Stove Top Corned Beef and Cabbage
Stove Top Corned Beef and Cabbage with carrots and potatoes is a hearty St. Patrick’s Day dinner using the boiling method.
It never fails.
Every March, I get a message from my parents asking when they can come over so I can make them stove top corned beef and cabbage for St. Patrick’s Day.
We usually pick the Saturday closest to St. Paddy’s Day.
Corned beef and cabbage on the stove top is a once a year meal for me, mostly because it takes forever to cook.
Then I started thinking about how it’s usually a large meal and not friendly for small families. That’s why I wanted to make a small Corned Beef and Cabbage For Two.
It really is possible to have it for St. Patrick’s Day without feeding an army!
This corned beef and cabbage recipe is what I make every March except I scaled down the ingredients including the potatoes, carrots, and cabbage to make it more dinner for two friendly.
Serving sizes will heavily depend on the smallest size of corned beef you can find. I included what to do with leftover corned beef if your brisket happens to make too much.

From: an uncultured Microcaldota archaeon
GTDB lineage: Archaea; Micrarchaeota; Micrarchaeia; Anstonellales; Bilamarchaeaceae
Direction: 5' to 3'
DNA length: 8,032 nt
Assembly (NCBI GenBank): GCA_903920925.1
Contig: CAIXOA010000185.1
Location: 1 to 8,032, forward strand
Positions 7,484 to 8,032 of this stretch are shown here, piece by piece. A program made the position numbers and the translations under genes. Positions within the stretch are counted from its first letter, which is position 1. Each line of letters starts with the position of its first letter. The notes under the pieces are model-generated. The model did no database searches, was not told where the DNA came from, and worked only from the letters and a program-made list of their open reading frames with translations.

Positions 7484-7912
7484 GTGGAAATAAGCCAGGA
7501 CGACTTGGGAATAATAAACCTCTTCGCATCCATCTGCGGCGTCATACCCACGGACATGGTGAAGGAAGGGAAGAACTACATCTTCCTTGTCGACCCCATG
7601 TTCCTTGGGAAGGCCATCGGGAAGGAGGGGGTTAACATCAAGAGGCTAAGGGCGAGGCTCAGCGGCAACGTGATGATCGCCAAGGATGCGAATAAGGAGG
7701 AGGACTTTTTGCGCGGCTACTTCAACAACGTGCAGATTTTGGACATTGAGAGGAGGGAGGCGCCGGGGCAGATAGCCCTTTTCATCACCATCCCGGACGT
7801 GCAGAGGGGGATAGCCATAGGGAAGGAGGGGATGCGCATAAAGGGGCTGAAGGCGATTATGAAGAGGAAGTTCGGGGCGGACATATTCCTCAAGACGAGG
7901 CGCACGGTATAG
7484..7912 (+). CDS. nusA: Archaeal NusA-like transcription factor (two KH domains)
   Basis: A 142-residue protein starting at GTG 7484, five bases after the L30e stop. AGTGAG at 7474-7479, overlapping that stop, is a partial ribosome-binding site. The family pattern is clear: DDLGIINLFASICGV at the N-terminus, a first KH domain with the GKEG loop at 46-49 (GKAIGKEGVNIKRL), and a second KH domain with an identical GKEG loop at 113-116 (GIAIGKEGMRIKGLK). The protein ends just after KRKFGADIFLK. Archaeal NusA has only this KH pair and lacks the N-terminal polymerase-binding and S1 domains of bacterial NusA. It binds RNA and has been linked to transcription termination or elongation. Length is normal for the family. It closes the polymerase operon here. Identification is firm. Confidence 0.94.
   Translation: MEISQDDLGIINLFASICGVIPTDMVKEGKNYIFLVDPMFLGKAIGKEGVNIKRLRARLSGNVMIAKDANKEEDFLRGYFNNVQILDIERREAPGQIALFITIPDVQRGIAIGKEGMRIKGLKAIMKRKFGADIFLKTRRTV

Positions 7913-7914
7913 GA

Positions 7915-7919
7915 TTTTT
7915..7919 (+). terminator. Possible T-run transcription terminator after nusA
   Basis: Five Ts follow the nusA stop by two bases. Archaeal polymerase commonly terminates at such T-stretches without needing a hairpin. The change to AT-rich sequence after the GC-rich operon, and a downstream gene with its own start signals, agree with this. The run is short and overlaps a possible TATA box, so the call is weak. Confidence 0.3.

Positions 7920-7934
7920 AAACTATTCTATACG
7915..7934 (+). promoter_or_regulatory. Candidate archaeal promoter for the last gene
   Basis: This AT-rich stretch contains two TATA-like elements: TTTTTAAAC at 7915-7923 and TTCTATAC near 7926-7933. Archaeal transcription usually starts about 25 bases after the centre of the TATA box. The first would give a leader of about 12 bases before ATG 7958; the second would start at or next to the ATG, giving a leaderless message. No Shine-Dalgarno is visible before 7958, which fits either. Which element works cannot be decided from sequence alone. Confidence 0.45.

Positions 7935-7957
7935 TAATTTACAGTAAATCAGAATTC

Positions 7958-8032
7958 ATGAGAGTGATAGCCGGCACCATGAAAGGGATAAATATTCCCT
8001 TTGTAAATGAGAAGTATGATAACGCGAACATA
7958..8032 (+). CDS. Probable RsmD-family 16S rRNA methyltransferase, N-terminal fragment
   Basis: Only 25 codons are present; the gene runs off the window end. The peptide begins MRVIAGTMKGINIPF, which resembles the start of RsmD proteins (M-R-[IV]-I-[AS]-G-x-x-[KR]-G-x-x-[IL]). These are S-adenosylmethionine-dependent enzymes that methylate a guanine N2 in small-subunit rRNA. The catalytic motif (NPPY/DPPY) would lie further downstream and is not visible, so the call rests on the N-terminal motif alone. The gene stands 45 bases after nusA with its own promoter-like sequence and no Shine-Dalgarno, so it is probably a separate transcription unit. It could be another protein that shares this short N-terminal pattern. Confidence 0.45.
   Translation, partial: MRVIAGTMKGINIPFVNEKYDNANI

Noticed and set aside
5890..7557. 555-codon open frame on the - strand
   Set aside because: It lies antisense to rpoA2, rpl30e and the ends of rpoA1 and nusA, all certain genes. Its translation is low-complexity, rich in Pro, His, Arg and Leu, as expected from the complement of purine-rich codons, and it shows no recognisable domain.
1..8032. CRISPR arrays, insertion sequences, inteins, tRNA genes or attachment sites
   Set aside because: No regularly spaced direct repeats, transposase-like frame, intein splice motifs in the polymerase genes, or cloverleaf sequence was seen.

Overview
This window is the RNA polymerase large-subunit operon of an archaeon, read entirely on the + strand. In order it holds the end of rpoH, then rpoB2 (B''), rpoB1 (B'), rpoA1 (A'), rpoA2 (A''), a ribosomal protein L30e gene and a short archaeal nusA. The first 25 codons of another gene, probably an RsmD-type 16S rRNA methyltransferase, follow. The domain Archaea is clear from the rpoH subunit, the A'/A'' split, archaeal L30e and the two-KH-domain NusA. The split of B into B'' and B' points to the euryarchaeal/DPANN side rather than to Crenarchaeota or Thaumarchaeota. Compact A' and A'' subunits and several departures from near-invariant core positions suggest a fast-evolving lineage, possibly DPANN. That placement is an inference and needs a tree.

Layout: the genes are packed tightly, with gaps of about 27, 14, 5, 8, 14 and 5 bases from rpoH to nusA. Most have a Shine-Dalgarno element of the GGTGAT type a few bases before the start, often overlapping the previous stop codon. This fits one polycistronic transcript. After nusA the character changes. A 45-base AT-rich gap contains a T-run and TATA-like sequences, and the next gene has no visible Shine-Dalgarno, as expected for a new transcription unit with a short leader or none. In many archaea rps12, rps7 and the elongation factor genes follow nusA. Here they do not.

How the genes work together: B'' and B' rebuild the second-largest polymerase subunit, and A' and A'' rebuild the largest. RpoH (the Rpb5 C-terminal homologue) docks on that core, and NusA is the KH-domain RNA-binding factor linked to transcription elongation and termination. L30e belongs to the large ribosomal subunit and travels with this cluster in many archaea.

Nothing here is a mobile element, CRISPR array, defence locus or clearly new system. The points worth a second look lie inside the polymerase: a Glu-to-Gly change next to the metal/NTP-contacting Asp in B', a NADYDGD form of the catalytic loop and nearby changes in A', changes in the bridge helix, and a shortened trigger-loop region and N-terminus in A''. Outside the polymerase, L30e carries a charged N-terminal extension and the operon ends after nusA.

Do they really eat corned beef and cabbage in Ireland for St. Patrick’s Day?
No, surprisingly corned beef and cabbage is not an authentic Irish dish.
When the Irish first immigrated to the US, they couldn’t afford much so they bought the cheapest cut available: beef brisket. It was paired with cabbage because it was the cheapest vegetable around.
We eat it for St. Patty’s Day because of its Irish American origins.
What is corned beef?
Corned beef is beef brisket which has been cured in corn-sized pieces of salt.
Because making your own corned beef takes a long time to make, you can easily buy already cured corned beef at the store to save time.
What is the best cut of corned beef to buy?
When you buy a small corned beef, you’ll see two types of cuts – flat cut and point cut.
Flat cut brisket is when the meat is mostly flat with a layer of fat on one side. It’s leaner than point cut, making it ideal for slicing. You want to buy flat cut brisket for your corned beef and cabbage.
Point cut brisket is when the meat comes to a point at the end. It has a lot of fat running through it, making it nice and juicy after cooking. This cut is ideal for shredding, which you don’t want for this particular recipe.